Sort of a hot topic. John Stossel from the Fox Business Network suggested there is no need for a Federal Drug Administration. Stossel’s point is the FDA lets the pendulum swing to far, to the point where protection and regulation keep some life-saving drugs off the market.
For background, here’s the segment from O’Reilly last night, courtesy Mediaite with a hat tip to Morrissey at Hot Air who – I thought – was supposed to be taking some time off. (Dude, take some R&R.) On the table is also a discussion on the Drug Enforcement Agency.
More is promised tonight on Stossel’s program, but this is going to be one hard pill for Americans to swallow even though I tend to agree with Stossel. The point is, companies – individual proprietorships, small businesses or Fortune 50 corporations – generally have their own interests in mind when they make product and service decisions. Certainly there will be the occasional “bad” company that really screws things up for customers, but businesses don’t want to do things that would kill their business, including but not limited to, killing their customers.
That’s the rub. When you’re discussing pharmaceuticals, mistakes can and do kill people. But has the FDA “saved” us from bad drugs? I’m certain they have, but there has also been many instances where the FDA’s approval of a drug did not work out so well and people have died. The FDA didn’t want it to happen and neither did the drug companies.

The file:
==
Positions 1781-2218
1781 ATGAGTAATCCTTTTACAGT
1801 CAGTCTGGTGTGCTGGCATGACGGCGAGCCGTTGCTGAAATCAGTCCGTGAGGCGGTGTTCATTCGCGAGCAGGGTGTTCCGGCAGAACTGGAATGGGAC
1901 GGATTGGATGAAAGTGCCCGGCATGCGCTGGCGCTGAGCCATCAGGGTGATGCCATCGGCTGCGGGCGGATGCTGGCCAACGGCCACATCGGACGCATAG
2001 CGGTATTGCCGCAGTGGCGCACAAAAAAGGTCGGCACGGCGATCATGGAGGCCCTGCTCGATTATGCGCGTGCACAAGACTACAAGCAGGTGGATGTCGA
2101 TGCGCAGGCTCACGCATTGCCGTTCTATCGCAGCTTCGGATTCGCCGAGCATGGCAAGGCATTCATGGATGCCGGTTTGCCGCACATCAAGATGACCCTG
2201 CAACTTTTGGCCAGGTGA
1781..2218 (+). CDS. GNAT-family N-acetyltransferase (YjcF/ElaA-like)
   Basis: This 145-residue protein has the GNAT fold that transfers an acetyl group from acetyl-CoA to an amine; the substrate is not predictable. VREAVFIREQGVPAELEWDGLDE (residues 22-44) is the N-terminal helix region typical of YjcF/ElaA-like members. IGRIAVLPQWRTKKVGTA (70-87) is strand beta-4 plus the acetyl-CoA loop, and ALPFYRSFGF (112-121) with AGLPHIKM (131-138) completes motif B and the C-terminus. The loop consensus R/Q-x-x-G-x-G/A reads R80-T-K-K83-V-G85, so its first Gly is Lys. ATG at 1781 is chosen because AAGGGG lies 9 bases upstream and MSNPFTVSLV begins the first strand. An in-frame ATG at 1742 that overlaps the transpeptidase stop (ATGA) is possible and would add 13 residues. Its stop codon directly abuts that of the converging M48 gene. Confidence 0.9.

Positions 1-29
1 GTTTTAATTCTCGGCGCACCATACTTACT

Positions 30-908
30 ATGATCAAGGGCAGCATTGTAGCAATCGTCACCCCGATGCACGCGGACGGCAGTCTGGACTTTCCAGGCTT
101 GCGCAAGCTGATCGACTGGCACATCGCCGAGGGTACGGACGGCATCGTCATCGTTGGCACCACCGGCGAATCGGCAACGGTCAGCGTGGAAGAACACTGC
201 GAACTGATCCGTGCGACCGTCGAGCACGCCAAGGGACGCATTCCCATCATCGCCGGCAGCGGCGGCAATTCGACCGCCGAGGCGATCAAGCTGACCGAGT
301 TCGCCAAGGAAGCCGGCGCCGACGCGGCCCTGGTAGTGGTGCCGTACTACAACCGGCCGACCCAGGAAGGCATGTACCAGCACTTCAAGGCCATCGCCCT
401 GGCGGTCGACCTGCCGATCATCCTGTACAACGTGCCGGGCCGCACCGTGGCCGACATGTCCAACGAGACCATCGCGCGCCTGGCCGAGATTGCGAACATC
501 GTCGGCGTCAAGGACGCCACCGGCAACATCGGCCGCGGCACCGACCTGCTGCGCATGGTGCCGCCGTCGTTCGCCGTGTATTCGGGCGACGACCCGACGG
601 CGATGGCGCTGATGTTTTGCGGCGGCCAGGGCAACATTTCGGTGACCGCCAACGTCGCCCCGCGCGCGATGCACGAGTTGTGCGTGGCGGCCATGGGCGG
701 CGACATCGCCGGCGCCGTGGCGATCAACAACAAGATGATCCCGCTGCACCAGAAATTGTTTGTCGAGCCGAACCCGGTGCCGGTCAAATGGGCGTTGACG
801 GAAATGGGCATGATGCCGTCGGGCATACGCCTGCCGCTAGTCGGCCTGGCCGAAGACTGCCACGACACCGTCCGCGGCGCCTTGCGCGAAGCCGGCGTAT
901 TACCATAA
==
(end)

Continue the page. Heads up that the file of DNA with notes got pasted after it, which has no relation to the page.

Some, including Morrissey, suggest an independent private company – similar to Underwriters Laboratories (a.k.a UL) – could step in to provide guidelines and help with testing.
There is a private-sector middle ground between government control and blind trust. In many industries, that is provided by insurers to make sure that products and services are genuine, safe, and tested. The most well known of these, Underwriters Laboratories, performs the FDA function in the private sector on a wide range of products and services. Hardly any consumer electronics gets sold today without the UL label on it. The certification process costs manufacturers and other providers a pretty penny — and I can tell you this from personal experience.
Earlier today I was having a discussion in the Radio Vice Online chatroom during the big radio show (weekdays 9 a.m. to noon ET) on incrementally moving power away from the Federal government and back to the states and the people. It’s not just a legislative change or new government policy, it’s more of a culture change which is much harder to do since so many states, counties, cities and towns now have found they are hooked on the Federal teat.
The culture change may well take decades, but the alternative is what we currently have or an even more expansive Federal government and extension of soft tyranny.
Might we start with closing a government bureaucracy like the Department of Education? That way, detractors could not claim “people will die” without out this totally redundant and worthless Executive Branch department. We could then move on to the Department of Agriculture, Department of Labor, Department of Housing and Urban Development, and others.
We could also get into the redundancy problem … The Department of Health and Human Services has the FDA and the Department of Agriculture has the Food Safety and Inspection Service, but that’s probably another post.